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Natural Computing

, Volume 10, Issue 1, pp 119–127 | Cite as

Biocircuit design through engineering bacterial logic gates

  • Angel Goñi-Moreno
  • Miguel Redondo-Nieto
  • Fernando Arroyo
  • Juan Castellanos
Article

Abstract

Designing synthetic biocircuits to perform desired purposes is a scientific field that has exponentially grown over the past decade. The advances in genome sequencing, bacteria gene regulatory networks, as well as the further knowledge of intraspecies bacterial communication through quorum sensing signals are the starting point for this work. Although biocircuits are mostly developed in a single cell, here we propose a model in which every bacterium is considered to be a single logic gate and chemical cell-to-cell connections are engineered to control circuit function. Having one genetically modified bacterial strain per logic process would allow us to develop circuits with different behaviors by mixing the populations instead of re-programming the whole genetic network within a single strain. Two principal advantages of this procedure are highlighted. First, the fully connected circuits obtained where every cellgate is able to communicate with all the rest. Second, the resistance to the noise produced by inappropriate gene expression. This last goal is achieved by modeling thresholds for input signals. Thus, if the concentration of input does not exceed the threshold, it is ignored by the logic function of the gate.

Keywords

Synthetic biology Logic gate Biocircuit Cell–cell communication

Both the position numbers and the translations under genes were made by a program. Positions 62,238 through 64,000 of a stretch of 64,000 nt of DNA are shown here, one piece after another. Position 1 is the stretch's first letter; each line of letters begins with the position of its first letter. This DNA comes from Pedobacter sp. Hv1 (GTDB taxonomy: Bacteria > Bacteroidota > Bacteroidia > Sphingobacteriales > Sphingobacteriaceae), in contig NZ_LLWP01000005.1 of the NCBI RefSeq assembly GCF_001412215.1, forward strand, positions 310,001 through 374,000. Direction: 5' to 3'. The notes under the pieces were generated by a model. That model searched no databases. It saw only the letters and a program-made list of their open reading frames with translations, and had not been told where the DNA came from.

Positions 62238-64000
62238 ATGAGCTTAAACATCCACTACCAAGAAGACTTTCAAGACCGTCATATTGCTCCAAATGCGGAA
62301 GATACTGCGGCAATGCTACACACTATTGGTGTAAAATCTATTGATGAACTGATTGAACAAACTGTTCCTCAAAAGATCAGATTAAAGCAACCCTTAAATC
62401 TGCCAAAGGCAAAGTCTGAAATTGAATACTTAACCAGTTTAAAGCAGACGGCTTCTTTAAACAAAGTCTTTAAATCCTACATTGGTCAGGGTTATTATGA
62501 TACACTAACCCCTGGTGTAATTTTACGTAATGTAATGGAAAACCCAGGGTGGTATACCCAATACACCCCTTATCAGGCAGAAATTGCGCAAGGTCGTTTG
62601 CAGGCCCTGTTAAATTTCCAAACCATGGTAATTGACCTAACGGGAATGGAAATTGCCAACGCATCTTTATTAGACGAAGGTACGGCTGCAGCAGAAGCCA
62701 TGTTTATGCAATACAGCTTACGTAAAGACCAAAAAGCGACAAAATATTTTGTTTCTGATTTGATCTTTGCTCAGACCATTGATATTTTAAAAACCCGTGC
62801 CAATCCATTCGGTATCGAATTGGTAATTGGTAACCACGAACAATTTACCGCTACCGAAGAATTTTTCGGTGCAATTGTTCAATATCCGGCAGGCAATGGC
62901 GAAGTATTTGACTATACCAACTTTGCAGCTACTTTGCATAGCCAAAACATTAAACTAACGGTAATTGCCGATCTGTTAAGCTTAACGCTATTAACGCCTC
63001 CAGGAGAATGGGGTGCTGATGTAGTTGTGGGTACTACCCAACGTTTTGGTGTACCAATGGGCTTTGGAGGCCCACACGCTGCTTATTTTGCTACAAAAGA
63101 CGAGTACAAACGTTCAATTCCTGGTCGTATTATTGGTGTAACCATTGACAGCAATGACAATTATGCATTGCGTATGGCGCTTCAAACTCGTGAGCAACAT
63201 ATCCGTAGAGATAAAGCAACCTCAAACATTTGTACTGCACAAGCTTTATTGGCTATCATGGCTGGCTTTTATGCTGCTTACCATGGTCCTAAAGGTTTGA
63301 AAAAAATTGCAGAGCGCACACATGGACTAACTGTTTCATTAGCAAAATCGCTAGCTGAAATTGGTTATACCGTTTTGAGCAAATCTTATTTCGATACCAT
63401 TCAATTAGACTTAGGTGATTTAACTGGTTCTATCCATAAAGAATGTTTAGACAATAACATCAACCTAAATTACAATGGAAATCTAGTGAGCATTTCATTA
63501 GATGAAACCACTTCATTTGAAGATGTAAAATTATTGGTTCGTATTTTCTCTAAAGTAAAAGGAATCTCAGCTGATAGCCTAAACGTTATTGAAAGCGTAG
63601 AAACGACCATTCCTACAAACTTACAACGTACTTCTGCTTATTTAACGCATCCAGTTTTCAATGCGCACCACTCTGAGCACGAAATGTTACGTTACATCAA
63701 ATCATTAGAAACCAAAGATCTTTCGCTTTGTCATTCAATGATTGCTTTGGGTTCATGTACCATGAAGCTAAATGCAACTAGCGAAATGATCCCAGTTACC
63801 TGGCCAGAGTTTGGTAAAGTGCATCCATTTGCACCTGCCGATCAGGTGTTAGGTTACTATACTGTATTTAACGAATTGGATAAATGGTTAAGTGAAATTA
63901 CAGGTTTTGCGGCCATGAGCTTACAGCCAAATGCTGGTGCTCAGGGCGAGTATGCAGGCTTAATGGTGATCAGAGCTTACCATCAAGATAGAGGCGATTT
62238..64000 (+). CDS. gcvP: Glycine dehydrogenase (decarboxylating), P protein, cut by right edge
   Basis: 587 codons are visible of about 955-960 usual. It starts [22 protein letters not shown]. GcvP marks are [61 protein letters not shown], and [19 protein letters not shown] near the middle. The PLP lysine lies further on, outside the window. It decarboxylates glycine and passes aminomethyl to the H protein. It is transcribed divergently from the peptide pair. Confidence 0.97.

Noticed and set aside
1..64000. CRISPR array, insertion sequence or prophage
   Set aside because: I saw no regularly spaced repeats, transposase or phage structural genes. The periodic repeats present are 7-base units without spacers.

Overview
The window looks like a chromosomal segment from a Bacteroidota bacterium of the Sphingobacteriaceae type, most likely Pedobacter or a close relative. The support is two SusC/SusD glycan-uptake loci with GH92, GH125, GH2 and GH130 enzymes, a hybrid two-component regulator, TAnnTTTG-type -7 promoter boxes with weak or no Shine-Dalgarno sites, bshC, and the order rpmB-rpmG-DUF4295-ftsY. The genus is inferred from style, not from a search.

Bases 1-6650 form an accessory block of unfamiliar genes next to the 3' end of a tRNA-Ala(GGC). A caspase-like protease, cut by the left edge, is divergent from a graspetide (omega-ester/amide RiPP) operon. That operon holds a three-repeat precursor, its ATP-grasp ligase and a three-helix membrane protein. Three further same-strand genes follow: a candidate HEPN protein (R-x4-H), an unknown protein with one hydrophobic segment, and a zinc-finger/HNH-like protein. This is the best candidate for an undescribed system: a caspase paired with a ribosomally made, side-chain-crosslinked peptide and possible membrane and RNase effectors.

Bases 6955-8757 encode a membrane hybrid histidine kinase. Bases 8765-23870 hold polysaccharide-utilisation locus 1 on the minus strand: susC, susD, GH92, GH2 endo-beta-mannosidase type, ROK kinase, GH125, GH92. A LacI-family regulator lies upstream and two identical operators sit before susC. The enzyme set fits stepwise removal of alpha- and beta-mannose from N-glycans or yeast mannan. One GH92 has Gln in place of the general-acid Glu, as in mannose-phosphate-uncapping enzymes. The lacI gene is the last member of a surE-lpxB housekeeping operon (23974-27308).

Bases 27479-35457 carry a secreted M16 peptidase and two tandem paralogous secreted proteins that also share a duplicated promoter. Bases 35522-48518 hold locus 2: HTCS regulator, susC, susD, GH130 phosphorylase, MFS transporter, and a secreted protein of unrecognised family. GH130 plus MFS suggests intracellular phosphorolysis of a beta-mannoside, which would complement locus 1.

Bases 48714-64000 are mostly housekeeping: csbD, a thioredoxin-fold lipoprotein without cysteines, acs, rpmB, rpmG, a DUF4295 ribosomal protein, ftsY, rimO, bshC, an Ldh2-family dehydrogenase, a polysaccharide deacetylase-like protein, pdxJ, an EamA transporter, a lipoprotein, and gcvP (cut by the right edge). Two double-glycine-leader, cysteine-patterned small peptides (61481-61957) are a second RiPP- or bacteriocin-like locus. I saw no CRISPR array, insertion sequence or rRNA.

Notes

Acknowledgement

M. Redondo-Nieto is the recipient of a contract from MICROAMBIENTE-CM Consortium Program from Comunidad Autónoma de Madrid (Spain).

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Copyright information

© Springer Science+Business Media B.V. 2010

Authors and Affiliations

  • Angel Goñi-Moreno
    • 1
    • 5
  • Miguel Redondo-Nieto
    • 2
  • Fernando Arroyo
    • 3
    • 5
  • Juan Castellanos
    • 4
    • 5
  1. 1.Grupo de Computación Natural, Facultad de InformáticaUniversidad Politécnica de MadridMadridSpain
  2. 2.Depto. Biología, Facultad de CienciasUniversidad Autónoma de MadridMadridSpain
  3. 3.Depto. de Lenguajes, Proyectos y Sistemas Informáticos, Escuela Universitaria de InformáticaUniversidad Politécnica de MadridMadridSpain
  4. 4.Artificial Intelligence Department, Facultad de InformáticaUniversidad Politécnica de MadridMadridSpain
  5. 5.Natural Computing GroupUniversidad Politécnica de MadridMadridSpain

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